One of the key criteria of emotional stress management is managing Thought Attacks™. A Thought Attack™ is what happens when your mind turns on itself and attacks any possibility of a positive outlook. It does this by focusing your thoughts on the negative and threatening aspects of a situation.
Once a Thought Attack™ enters your mind it starts to attract similar thoughts and begins to snowball. It gains further momentum until feelings of emotional stress, anxiety and panic set in.
When you experience Thought Attacks™ you have given permission for negative thoughts to have free reign in your mind and consequently allowed feelings of stress to enter your body and our resilience to stress declines.
Thought Attacks™ are the biggest known disease to mankind. They infect us all many times a day and affect us in ways we don’t realise; causing illness, poor health, low self-esteem and unhappiness. On a larger scale, they can result in intolerance, hatred and conflict.
So what happens when we experience a Thought Attack™?
This example will help explain how Thought Attacks™ sabotage emotional stress management:
You decide to enter a 100km cycling race. You have completed a few of these races before but you’ve never reached your goal of finishing the race in under 4 hours. Everyday for months you wake up early to train. You’re committed and disciplined. You even lose a few kilograms and go to bed early so that you’ll be fresh for each mornings training session.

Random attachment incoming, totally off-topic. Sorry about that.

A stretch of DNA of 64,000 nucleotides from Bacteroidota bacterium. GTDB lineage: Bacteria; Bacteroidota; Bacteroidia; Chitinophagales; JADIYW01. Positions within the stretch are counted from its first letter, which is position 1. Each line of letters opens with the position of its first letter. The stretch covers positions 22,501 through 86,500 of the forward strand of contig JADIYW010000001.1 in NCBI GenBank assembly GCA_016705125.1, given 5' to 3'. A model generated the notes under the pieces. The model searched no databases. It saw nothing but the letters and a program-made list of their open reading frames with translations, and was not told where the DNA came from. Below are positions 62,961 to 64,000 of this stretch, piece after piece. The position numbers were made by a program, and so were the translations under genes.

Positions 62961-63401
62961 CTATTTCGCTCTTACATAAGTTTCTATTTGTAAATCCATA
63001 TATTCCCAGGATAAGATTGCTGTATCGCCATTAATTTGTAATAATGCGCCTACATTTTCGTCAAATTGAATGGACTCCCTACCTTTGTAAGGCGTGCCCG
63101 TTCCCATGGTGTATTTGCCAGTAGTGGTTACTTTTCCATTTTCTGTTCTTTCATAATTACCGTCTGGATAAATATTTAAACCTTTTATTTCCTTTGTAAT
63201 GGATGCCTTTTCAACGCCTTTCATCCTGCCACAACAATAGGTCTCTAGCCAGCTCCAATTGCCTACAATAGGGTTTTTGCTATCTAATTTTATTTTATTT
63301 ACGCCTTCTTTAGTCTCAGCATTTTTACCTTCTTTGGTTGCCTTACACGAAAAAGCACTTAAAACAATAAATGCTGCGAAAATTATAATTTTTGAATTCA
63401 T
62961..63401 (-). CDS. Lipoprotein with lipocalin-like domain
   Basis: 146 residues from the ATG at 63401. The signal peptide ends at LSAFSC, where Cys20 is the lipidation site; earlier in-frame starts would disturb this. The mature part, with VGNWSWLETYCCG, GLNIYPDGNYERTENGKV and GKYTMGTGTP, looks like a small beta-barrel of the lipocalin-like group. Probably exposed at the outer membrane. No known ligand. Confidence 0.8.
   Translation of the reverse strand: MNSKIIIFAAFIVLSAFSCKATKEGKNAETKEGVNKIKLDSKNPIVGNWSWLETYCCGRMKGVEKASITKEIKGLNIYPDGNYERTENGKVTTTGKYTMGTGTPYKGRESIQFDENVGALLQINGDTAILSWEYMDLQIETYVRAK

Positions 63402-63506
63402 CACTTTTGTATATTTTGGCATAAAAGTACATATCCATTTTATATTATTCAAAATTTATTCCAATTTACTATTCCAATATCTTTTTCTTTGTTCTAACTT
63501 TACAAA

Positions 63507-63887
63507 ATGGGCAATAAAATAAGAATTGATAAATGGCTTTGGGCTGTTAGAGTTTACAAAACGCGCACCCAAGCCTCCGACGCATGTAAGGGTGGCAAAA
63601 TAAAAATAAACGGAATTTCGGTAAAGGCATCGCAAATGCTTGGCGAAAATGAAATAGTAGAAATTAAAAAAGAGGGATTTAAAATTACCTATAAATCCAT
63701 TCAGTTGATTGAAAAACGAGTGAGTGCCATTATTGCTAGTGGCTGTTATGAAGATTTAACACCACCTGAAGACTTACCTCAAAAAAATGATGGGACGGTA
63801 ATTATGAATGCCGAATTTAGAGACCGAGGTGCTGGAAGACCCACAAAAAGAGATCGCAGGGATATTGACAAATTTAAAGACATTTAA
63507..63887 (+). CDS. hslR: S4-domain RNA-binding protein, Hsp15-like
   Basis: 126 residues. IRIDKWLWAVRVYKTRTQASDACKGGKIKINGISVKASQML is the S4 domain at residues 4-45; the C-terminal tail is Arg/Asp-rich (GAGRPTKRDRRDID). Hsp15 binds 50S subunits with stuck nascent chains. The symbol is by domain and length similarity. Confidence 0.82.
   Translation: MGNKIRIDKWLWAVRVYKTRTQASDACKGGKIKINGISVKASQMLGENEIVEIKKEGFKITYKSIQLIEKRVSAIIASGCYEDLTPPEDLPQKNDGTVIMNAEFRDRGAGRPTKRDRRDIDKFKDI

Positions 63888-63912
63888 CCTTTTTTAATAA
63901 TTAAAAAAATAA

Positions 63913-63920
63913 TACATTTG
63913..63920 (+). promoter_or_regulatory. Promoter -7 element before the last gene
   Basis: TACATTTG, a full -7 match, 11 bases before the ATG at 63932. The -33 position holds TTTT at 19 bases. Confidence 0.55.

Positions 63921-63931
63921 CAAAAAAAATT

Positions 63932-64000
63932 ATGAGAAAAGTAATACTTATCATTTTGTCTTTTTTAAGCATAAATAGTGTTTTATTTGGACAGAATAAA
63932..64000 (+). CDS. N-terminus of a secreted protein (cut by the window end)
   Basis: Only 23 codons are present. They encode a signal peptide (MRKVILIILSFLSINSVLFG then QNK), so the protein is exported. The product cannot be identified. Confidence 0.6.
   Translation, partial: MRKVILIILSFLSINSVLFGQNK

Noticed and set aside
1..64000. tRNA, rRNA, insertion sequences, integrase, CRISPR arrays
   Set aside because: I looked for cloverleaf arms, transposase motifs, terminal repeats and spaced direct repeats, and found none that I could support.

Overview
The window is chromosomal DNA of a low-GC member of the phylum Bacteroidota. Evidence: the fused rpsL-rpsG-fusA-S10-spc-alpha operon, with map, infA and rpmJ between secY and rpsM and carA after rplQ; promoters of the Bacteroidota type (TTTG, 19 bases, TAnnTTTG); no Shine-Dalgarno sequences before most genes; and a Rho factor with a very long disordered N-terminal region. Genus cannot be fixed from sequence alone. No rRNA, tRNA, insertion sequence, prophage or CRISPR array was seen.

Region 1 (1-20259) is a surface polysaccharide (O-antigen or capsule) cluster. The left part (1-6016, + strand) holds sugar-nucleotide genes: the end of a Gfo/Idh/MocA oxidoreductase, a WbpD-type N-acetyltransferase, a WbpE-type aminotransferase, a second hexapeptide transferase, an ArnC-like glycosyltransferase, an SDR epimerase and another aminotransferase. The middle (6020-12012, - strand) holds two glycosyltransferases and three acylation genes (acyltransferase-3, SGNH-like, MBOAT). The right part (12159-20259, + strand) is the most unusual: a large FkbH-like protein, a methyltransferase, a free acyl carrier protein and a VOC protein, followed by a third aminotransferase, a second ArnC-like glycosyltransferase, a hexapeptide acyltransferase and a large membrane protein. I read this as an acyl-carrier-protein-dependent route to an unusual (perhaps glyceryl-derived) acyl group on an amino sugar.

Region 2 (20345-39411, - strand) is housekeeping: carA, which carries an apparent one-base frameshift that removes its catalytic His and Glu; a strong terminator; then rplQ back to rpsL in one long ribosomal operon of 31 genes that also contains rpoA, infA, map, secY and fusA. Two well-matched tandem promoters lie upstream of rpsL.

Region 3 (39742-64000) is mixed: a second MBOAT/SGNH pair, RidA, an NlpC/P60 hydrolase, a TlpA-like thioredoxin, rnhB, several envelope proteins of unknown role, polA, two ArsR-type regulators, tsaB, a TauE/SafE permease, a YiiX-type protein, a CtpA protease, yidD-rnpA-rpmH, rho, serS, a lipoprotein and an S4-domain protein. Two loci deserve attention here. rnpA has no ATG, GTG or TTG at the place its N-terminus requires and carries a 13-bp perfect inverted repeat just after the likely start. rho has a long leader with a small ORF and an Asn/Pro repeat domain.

The day finally arrives. The gun goes off and away you go. You’re feeling strong and positive. The race is going well until you suddenly hit a pot-hole and fall off your bicycle onto the road. Your skin is scraped and bruised but you can still continue the race. You check the damage to your bicycle and discover a tyre puncture. By the time you’ve cleaned up and repaired the tyre, 20 minutes have gone by and you realise that you’ll never finish the race within your goal time.
I’m sure you’ll agree this event has the potential to cause a little emotional stress and derail your emotional stress resilience.
So how can you respond?
Response 1: Thought Attack™ Response
(usual default thinking)
While you’re busy repairing your tyre thoughts start to churn inside your head. You think to yourself: I can’t believe this has happened! I’m such an idiot I should have seen the pot-hole. What a waste of all that training! Why don’t tyre companies make decent tyres that don’t puncture so easily? Why is life so unfair? Why did this happen to me?
When you choose responses like this you’re experiencing a Thought Attack™! So what can you do to overcome it and what’s the antidote that would make you feel more positive and become better at building resilience to stress.
Let’s look at what another response to this situation could look like.
Response 2: The Wise Owl Response
(suggested emotional stress management strategy)
While you’re repairing your tyre you think: Thankfully I’m only slightly injured. I hit the pot-hole at 30km an hour and I could have been badly hurt. I can still finish the race but that’s not much of a challenge for me. What other goal can I set so that I can feel that I’ve achieved something?
You decide to reset a new time and challenge yourself to ride at an even faster pace. With this thought in mind you regain your feeling of excitement about the race and don’t allow the situation to sabotage your positive state of mind.
The Wise Owl Response is valuable in emotional stress management because it helps you view life’s challenging situations in a way that benefits you rather than allowing them to create feelings of stress.